Grace is a nationally-recognized expert at teaching improvisation to students. She brings vast knowledge from her history of working with many Jazz Masters such as Phil Woods, Lee Konitz, Wynton Marsalis, Dave Brubeck, and many others. Utilizing dozens of techniques and strategies, she will enlighten and inspire your students to present themselves confidently. She is a positive and motivating festival adjudicator and all-purpose jazz ensemble clinician who can help your bands take giant steps toward the next playing level.
WS-1 – Improvisation
In this workshop we explore different aspects of improvisation. I’ll be teaching my concepts to the students along with hands on exercises during our time together. Many of the techniques/concepts will be explored to the depth that is appropriate for the level of musicianship of the class I am teaching.
WS-2 – Connecting the melodies in your head to your instrument
One of the hardest things about improvisation is translating the ideas you have in your head (melodies, rhythms, chord changes, notes) and simultaneously playing it on your instrument. Improvisation shouldn’t just be about theory. It’s not just about moving your fingers. Improvisation is about the musical ideas in your head (along with the theory you’ve learned) and spontaneous interactions with the band. Overtime I have learned how to translate the music I’m hearing in my head to my fingers. It’s a slow process that involves practicing ear training, and singing out your ideas THEN finding the notes on your horn (or whatever instrument you play.) I’ve done a lot of workshops where I present my own ear training exercises to musicians I’m working with and they are very surprised how simple they are and yet very challenging at the same time. It’s amazing how a whole new musical world opens up when you can truly PLAY what you are HEARING. Playing/singing melodic phrases and voice leading are key musical elements that are like the “connective tissue” for me when I’m improvising.
WS-3 – Creating “Magical Musical Moments” with your band
How do we create that “spark,” that indescribable moment when you and your band are truly locked in? It almost feels as if you’re reading each other’s mind, it’s a type of synchronicity that feels higher than high.
Improvisation is all about spontaneity and listening it’s also about telling a story. We’ll dive into exercises that make you and your combo sound much tighter as a BAND. We’ll work on exercises that show you how to shape your solo, work dynamics into your song/improvisation and interact with your band members on a deep level. It doesn’t matter what “level” you are. I can improvise with my band on one note and get some fire behind it. This is one of the biggest lessons I learned from my mentor and saxophone legend Lee Konitz. He talked about true spontaneity when playing with others. It’s a frame of mind one has to be in along with an openness and willingness to experience the moment.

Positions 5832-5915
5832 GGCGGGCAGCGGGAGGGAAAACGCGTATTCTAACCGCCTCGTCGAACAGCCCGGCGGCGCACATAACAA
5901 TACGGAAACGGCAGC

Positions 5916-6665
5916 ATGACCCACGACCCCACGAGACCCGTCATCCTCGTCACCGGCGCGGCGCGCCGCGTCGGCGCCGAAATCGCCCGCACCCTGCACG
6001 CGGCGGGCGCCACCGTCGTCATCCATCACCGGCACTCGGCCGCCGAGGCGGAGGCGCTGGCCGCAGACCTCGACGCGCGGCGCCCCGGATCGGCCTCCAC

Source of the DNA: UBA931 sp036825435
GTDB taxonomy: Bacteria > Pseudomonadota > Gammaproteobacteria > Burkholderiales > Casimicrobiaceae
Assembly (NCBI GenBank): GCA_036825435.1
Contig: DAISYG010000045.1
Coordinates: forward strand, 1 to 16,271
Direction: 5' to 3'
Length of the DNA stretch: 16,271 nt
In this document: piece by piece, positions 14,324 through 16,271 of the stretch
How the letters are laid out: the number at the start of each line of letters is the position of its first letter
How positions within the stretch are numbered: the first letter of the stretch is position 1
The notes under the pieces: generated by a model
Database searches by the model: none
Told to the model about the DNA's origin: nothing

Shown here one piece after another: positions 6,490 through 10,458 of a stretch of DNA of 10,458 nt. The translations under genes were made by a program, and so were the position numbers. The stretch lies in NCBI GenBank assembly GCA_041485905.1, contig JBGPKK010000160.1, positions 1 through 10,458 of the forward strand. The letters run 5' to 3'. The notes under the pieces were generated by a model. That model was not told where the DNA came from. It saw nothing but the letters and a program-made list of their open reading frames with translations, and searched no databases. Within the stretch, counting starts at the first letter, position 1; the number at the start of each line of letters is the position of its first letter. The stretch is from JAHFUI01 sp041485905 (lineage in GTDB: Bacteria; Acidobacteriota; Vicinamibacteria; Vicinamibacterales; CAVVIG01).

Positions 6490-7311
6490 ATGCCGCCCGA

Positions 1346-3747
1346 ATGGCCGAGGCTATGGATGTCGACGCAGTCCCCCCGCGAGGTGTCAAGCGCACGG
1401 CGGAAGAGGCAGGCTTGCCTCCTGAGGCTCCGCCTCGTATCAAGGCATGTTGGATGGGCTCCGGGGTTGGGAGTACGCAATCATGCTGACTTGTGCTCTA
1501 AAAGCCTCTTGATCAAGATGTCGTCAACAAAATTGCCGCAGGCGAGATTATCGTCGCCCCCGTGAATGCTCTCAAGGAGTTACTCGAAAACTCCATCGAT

While teaching past workshops it’s been exciting to see student combos evolve (and very quickly too!) There have been times I’ve watched a combo play a song and then after throwing them some new ideas and techniques I watch them play the same song in a completely different light. It’s great to see the students walk away buzzing with excitement and new ideas.
We’ll also go through improvisation techniques for one to practice alone in their everyday practice schedule. By practicing these concepts a little everyday your improvisations will get stronger. Just like a visual artist it’s important for us to have our toolbox. We want to expand our palate, have more choices so we can ultimately feel FREE when we’re doing the actual music making.
WS-4 – Saxophone techniques
The saxophone since the age of 10 has fascinated me, which is when I first picked it up. It continues to fascinate me every day and the possibilities are endless. In this workshop I will be talking about techniques I use on the saxophone. I’ll also be talking about “finding your personal sound, bringing out the versatility of the instrument, and influences of mine. The workshop will be formatted to the level in the room.
WS-5 – What is jazz?
In this workshop I’ll be talking about my story and how I got to where I am now. I feel like I’ve been breathing and playing music ever since I could talk. I started singing when I could talk, classical piano lessons at 6, wrote my first song at 7, saxophone at 10 and performing/recording professionally since the age of 12. In the past I’ve structured this workshop so there’s lots of playing in between talking and plenty of room for conversation. If the workshop is geared towards beginners I like to talk about jazz, what improvisation is, and why as a young person I have found a fascination for studying this genre.
If we have more intermediate advanced students in the workshop I like to get more in depth about my musical inspirations, techniques, how I go about practicing and addressing any specific music questions students have.